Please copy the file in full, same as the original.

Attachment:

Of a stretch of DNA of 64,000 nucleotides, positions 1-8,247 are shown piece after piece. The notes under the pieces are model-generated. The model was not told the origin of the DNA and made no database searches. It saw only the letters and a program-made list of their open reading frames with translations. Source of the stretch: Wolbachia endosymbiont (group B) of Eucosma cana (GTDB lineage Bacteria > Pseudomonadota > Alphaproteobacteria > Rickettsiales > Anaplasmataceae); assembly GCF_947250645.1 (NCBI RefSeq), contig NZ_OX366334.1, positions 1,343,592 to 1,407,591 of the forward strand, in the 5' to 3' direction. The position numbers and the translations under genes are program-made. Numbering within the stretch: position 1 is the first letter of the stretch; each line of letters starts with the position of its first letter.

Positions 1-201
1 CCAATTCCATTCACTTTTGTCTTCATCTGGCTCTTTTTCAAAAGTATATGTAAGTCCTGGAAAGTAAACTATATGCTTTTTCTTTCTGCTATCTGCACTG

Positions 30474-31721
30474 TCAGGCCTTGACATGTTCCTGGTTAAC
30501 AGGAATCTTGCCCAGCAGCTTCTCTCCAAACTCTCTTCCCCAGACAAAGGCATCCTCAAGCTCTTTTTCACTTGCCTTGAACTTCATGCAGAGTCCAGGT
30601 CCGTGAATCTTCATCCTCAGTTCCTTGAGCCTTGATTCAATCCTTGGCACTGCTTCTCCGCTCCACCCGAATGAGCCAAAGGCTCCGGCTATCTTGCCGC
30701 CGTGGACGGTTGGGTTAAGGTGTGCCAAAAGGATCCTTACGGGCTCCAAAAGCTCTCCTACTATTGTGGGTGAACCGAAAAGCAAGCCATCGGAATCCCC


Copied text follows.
Of a stretch of DNA of 64,000 nucleotides, positions 1-8,247 are shown piece after piece. The notes under the pieces are model-generated. The model was not told the origin of the DNA and made no database searches. It saw only the letters and a program-made list of their open reading frames with translations. Source of the stretch: Wolbachia endosymbiont (group B) of Eucosma cana (GTDB lineage Bacteria > Pseudomonadota > Alphaproteobacteria > Rickettsiales > Anaplasmataceae); assembly GCF_947250645.1 (NCBI RefSeq), contig NZ_OX366334.1, positions 1,343,592 to 1,407,591 of the forward strand, in the 5' to 3' direction. The position numbers and the translations under genes are program-made. Numbering within the stretch: position 1 is the first letter of the stretch; each line of letters starts with the position of its first letter.

Positions 1-201
1 CCAATTCCATTCACTTTTGTCTTCATCTGGCTCTTTTTCAAAAGTATATGTAAGTCCTGGAAAGTAAACTATATGCTTTTTCTTTCTGCTATCTGCACTG

Positions 30474-31721
30474 TCAGGCCTTGACATGTTCCTGGTTAAC
30501 AGGAATCTTGCCCAGCAGCTTCTCTCCAAACTCTCTTCCCCAGACAAAGGCATCCTCAAGCTCTTTTTCACTTGCCTTGAACTTCATGCAGAGTCCAGGT
30601 CCGTGAATCTTCATCCTCAGTTCCTTGAGCCTTGATTCAATCCTTGGCACTGCTTCTCCGCTCCACCCGAATGAGCCAAAGGCTCCGGCTATCTTGCCGC
30701 CGTGGACGGTTGGGTTAAGGTGTGCCAAAAGGATCCTTACGGGCTCCAAAAGCTCTCCTACTATTGTGGGTGAACCGAAAAGCAAGCCATCGGAATCCCC